Sunday, March 8, 2009

A virtual frown

Playing bridge online last week, I had a defensive problem. I held:
9 7 A 9 8 6 5 A Q 10 7 J 5.

I opened a skimpy 1 and left-hand opponent overcalled 1NT. Partner passed and RHO bid 2 and alerted it as a transfer. LHO bid 2 and RHO raised to 4. Partner led the 7 and this was the dummy I saw on my right:

J 10 8 5 4 2
9 8 3
K 9
9 7
A 9 8 6 5
A Q 10 7
J 5

Apparently North-South don't play Texas transfers, or they don't know that this sequence shows a mild slam try.

Declarer played the K from dummy, and you? I didn't see any reason to duck, so I took my ace. Now what? When I looked at the hand records later, I saw that most of the East defenders woodenly led back a heart, hoping partner could ruff. That would mean that South had five hearts. Yes, he could, but I thought that was a long shot, so I switched to a diamond. Good news. Partner had the K and we cashed three rounds (diamonds split 4-3-3-3), and they were down one.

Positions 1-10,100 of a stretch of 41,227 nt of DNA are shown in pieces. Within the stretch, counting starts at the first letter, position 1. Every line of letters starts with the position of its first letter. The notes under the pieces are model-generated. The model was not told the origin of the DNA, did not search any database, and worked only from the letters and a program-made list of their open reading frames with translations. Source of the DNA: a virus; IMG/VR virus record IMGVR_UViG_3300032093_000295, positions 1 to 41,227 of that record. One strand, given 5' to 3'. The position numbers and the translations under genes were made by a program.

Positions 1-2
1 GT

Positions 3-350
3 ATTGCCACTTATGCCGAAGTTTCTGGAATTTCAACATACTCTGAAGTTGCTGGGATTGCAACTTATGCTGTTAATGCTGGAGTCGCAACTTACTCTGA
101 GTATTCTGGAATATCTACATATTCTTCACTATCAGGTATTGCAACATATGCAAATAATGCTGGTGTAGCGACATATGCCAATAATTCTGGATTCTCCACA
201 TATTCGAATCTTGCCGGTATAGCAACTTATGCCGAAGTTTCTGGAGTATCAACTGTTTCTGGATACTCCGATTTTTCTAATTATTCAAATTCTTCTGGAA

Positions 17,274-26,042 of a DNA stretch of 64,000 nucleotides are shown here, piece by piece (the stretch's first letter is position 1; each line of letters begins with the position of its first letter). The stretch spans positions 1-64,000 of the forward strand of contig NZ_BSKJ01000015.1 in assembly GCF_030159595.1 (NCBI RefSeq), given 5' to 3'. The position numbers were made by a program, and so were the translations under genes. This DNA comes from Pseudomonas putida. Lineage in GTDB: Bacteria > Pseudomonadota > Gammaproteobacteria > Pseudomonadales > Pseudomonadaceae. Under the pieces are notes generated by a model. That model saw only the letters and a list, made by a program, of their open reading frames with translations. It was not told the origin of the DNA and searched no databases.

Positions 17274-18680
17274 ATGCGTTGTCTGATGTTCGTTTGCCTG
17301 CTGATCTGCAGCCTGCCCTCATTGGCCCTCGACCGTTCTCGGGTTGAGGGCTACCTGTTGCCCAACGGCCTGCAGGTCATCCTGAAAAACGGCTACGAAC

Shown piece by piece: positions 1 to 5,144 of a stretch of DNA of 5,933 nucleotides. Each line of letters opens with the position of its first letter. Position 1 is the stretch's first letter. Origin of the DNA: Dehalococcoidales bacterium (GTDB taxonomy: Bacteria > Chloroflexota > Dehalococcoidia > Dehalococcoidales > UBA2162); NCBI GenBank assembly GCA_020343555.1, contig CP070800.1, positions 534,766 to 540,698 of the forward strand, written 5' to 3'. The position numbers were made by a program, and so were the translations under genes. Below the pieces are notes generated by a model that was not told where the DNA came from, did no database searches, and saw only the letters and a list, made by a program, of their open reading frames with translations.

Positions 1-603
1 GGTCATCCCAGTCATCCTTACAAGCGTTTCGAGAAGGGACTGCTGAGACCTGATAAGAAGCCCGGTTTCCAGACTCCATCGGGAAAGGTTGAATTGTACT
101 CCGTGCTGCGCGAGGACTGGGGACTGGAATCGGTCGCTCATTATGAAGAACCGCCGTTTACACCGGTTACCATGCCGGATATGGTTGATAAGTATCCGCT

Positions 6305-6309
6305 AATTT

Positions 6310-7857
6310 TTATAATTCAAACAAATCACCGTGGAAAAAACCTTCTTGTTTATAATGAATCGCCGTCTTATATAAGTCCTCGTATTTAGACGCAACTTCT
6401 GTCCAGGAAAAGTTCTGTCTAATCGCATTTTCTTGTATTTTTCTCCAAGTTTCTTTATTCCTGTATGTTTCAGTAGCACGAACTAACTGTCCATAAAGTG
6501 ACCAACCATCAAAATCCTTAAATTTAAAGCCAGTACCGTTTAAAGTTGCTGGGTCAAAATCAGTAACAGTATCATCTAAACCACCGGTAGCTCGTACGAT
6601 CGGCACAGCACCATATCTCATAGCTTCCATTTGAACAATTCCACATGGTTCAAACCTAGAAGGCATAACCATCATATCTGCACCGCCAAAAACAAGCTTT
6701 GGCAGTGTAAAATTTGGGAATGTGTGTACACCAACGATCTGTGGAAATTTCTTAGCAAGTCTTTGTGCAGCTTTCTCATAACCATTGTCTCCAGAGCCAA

The deal is not over yet, so what now? If you count declarer's high-card points, partner can't have the A, but she might have something in spades. I led the fourth round of diamonds, and declarer glared at me. Ok, well, we're playing online, so I didn't actually see a cyber-frown, but I could feel his exasperation.

He played low and my partner won the trick with her doubleton Q for down two. Here are all four hands:

J 10 8 5 4 2
9 8 3
K 9
Q 6 9 7
7 4 A 9 8 6 5
K 4 2 A Q 10 7
10 8 7 6 3 2 J 5
A K 3
Q 10 3 2
J 6 5
A Q 4

Plus 100 our way was worth 8.01 IMPs, a nice little pick-up. To read more about a trump promotion, click here.

You can see all the results and maybe figure out who was also glared at, if you click here.

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